Cop-ronyms: Say…WHAT?


I know, talking shop with cops can be confusing. So here’s a handy Cop-To-English guide for writers.

  • AKA – Also Known As
  • APB -All Points Bulletin. STOP using this one. It went out with the T-Rex, sometime around the time when Betty White was born.
  • ATL – Attempt to Locate. “ATL for Betty White’s birth certificate was negative. No paper back then.”
  • B&E – Break and Enter
  • BOLO – Be On The Lookout – Replaced APB the day Betty White first walked among the dinosuars.
  • Civies – Non-uniform clothing, such as jeans and t-shirt, a coat and tie and, well, anything other than a police uniform.
  • CHP – California Highway Patrol (No, they aren’t called CHIPS. You watch too much classic TV. The locals say C.H.P., as in, “Did you notify C.H.P.?”).
  • DB – Dead Body
  • DL – Drivers License
  • DOA – Dead on Arrival (Not to be confused with the idea of a season 9 of Castle).
  • DOB – Date of Birth. “What’s Betty White’s DOB? Give me a hint. Are the numbers followed by BC or AD?”
  • DOC – Department of Corrections
  • DOJ – Department of Justice
  • DV – Domestic Violence
  • DIP – Drunk in Public. “I aressted Betty White for DIP. Yeah, Mary Tyler Moore called it in. Said she was swinging from the chandelier.”
  • EC – Emergency Contact. “Yes, the boat is sinking and the animals are bailing out. Who’s the EC, Betty White, or Noah?
  • FTA – Failure to Appear (in court)
  • FTO – Field Training Officer
  • GSW – Gunshot Wound (for more on gunshot wounds go here).
  • HBO – Handled by Officer (There is no reference to Showtime, sorry).
  • HP – Highway Patrol
  • KA – Known Associate
  • MDT – Mobile Date Terminal – In-car computer
  • MUTT – A shady bad guy. “Did you see the mutt hanging out behind the Pebbly Wiggly? I’ll bet he’s going to hit it tonight. Let’s go have a chat with him.”
  • Narc – Officer working a narcotics assignment. “Looks like heroin. Call the narcs and see if they want to talk to this guy.”
  • NCIC – National Crime Information Center. “I think he stole the boat. Run it through NCIC and let’s see what comes back.”
  • NOK – Next of Kin. “Who’s…never mind. Betty White has no living relatives.”
  • OL – Operators License (AKA = Drivers License)
  • PC – Probable Cause


  • PD – Police Department
  • POV – Privately Owned Vehicle. “Yes, I checked. The brontosaurus actually IS Betty White’s POV.”
  • Social – Social Security Number. Yep, hers is…1.
  • Station – Police Department
  • Unauthorized Use – Using/driving/borrowing a vehicle without permission. A charge that’s typically associated with someone who took a vehicle but knows the owner and would most likely bring it back. The probability of bringing it back is what separates this violation from it’s cousin…THEFT.

In Virginia, unauthorized use also extends to aircraft, boats, and even animals. Therefore, if you plan travel to Richmond for the purpose of borrowing someone’s $300 chicken, well, you should consider doing your poultry-borrowing in a different state. The Richmond city jail is no joke.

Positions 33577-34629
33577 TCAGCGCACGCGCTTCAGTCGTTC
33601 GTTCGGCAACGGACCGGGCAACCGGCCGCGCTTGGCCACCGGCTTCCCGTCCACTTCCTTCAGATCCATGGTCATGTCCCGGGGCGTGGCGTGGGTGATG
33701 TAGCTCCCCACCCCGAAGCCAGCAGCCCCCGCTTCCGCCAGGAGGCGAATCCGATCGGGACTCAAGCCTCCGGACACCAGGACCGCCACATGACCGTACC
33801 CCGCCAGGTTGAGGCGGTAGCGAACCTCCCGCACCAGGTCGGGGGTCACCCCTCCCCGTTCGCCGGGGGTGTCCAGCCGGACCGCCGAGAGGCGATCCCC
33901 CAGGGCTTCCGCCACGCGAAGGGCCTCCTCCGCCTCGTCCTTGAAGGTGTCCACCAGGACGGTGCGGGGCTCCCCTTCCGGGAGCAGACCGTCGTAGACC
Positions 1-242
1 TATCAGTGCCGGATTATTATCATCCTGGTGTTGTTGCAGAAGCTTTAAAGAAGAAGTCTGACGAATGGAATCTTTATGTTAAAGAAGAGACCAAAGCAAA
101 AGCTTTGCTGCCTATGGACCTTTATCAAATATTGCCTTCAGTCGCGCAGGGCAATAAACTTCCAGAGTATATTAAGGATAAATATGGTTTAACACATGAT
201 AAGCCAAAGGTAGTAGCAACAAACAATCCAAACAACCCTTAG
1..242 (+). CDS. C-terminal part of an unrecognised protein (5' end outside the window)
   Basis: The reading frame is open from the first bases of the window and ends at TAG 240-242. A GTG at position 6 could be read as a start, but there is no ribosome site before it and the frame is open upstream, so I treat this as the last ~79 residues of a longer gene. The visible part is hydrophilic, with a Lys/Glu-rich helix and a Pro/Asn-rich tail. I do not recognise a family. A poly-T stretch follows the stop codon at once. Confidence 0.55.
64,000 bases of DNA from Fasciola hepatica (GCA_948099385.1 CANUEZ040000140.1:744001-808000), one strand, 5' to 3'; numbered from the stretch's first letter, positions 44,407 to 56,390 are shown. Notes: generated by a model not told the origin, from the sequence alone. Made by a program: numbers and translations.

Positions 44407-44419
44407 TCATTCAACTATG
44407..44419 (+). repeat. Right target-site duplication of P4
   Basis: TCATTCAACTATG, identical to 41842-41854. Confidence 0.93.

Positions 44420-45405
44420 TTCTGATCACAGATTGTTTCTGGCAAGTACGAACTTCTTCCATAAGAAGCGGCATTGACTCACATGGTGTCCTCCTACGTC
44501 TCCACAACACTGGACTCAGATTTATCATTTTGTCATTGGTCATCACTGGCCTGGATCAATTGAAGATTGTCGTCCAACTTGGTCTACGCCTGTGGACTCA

§ 18.2-102Unauthorized use of animal, aircraft, vehicle or boat; consent; accessories or accomplices.

Any person who shall take, drive or use any animal, aircraft, vehicle, boat or vessel, not his own, without the consent of the owner thereof and in the absence of the owner, and with intent temporarily to deprive the owner thereof of his possession thereof, without intent to steal the same, shall be guilty of a Class 6 felony; provided, however, that if the value of such animal, aircraft, vehicle, boat or vessel shall be less than $200, such person shall be guilty of a Class 1 misdemeanor. The consent of the owner of an animal, aircraft, vehicle, boat or vessel to its taking, driving or using shall not in any case be presumed or implied because of such owner’s consent on a previous occasion to the taking, driving or using of such animal, aircraft, vehicle, boat or vessel by the same or a different person. Any person who assists in, or is a party or accessory to, or an accomplice in, any such unauthorized taking, driving or using shall be subject to the same punishment as if he were the principal offender.
  • UNSUB – Unidentified Subject/Suspect
  • UTL – Unable to Locate
  • VIN – Vehicle Identification Number. VIN’s are located in a few places throughout a vehicle. The one most obvious is on the driver’s side where the windshield meets the dashboard, in front of the steering wheel. Other locations may include the front of the engine block (you should be able to see the plate by opening the hood and having a peek among all the goodies packed in there), front of the car frame, and inside the driver’s door jamb.
  • WMI – World-Make Identifier – The first three characters of a VIN number that tell us the where the vehicle was assembled, manufacturer, and make (Ford, Chevrolet, etc.). The characters that follow provide more details about the vehicle such as engine size, safety features, and more.

To help you better understand VIN numbers, here’s a brief video.

*Remember, as always, terms, slang, procedure, etc. may vary from one location to another. And, the above could have different meanings in other lines of work, other agencies, etc. These, however, are related to law enforcement. Still, no matter where you go, Betty White is a hoot…